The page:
“Embracing a regimen for making and securing ideas so that they exist beyond the firing of the thought may well be the factor that distinguishes between creative types and critical makers.” -Leslie Hirst, “Groundwork”, The Art of Critical Making.
This semester we are going to explore research methods in the visual arts as well as methods for collecting information, cataloguing and sorting ideas.
For this first assignment you will create a painting inspired by an object in the science building.
- We will visit the Keefe Gallery in GMS as a class, exploring the objects the science disciplines have placed on exhibition. You will need to bring tools for capturing information and ideas, most likely a camera and sketchbook. Spend time in the galleries looking carefully at the objects that catch your eye, photograph and sketch those objects and explore, through writing or sketching, why are you drawn to a particular object. How can you depict, distort, alter, transform, translate or otherwise use the object to make meaning in a painting?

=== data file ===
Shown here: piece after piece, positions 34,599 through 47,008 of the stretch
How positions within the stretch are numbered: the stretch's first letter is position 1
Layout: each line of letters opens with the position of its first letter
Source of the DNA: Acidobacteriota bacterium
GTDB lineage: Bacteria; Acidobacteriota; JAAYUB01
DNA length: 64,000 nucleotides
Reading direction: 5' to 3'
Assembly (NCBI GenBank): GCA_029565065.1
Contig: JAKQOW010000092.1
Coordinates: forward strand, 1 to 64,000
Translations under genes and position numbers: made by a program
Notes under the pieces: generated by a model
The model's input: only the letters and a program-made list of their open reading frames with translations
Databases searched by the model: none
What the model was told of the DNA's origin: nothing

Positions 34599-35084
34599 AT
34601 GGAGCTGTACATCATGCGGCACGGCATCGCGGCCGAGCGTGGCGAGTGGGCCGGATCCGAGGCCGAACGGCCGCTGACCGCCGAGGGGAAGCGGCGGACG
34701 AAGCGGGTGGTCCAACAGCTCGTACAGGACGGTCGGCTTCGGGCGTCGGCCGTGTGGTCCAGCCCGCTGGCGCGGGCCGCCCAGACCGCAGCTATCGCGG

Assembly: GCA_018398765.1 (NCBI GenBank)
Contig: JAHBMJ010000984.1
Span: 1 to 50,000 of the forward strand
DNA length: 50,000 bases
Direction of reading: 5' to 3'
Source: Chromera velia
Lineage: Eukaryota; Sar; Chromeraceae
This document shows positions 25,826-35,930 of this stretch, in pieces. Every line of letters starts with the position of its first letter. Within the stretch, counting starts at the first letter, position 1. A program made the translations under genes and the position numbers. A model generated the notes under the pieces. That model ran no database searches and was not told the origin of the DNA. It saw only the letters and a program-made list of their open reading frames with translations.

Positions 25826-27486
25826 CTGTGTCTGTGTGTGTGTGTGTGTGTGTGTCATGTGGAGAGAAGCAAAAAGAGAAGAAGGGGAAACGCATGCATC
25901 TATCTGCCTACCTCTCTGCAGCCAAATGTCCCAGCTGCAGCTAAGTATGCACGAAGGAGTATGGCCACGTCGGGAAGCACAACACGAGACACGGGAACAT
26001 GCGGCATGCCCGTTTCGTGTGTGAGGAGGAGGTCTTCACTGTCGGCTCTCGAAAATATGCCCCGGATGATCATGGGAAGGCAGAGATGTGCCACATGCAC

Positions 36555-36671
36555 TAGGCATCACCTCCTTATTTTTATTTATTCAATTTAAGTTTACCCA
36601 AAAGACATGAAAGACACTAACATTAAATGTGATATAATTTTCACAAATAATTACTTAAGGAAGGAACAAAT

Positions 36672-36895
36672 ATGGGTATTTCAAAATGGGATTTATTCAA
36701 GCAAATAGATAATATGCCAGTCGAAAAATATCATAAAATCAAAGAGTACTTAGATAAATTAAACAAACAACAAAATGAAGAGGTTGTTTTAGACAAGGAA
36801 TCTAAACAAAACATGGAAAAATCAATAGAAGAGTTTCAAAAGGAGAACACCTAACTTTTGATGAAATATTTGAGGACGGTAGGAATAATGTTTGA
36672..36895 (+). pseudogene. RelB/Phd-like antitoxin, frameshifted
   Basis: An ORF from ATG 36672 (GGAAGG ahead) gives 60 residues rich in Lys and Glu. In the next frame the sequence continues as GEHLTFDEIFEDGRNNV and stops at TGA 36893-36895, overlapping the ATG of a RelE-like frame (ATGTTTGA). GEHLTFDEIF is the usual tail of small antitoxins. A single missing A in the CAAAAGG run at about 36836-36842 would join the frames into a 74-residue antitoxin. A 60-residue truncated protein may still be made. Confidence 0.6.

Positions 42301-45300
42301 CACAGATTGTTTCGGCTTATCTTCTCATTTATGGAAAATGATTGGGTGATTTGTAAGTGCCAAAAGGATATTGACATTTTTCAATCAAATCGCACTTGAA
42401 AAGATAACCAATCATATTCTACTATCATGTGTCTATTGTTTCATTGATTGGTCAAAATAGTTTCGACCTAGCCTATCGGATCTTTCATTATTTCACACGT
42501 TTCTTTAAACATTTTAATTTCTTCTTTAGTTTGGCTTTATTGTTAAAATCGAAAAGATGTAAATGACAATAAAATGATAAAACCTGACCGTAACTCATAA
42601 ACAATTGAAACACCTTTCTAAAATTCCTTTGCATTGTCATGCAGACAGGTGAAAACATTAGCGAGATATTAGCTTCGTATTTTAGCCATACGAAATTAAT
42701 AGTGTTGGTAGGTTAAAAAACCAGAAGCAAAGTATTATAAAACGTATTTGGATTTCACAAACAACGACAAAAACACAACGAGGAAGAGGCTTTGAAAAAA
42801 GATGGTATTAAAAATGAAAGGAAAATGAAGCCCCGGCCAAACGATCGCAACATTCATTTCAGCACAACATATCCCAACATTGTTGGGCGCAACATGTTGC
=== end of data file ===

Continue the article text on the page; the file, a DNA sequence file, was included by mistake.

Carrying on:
- Visit the object you’ve chosen again outside of class. Use this as an opportunity to glean new information and inspiration from the object.
- Ideate. Decide what form your painting will take. Sketch your composition ideas. Bring photos, sketches and other documentation to class on January 26. Be prepared to workshop your idea in critique.
- Make your painting surface. Craft is important. Pay attention to detail. Don’t choose a surface simply because it is convenient. Use the surface that best serves the work. The surface you choose to work on contributes to the meaning you are making.
- Reflect on what is and isn’t working in the painting. Talk to other students about the piece. Participate in formal and informal working critique.
- This piece is due at the beginning of class on February 8. Also due is a blog post reflecting on your process. Include process images as well as an image of the final piece.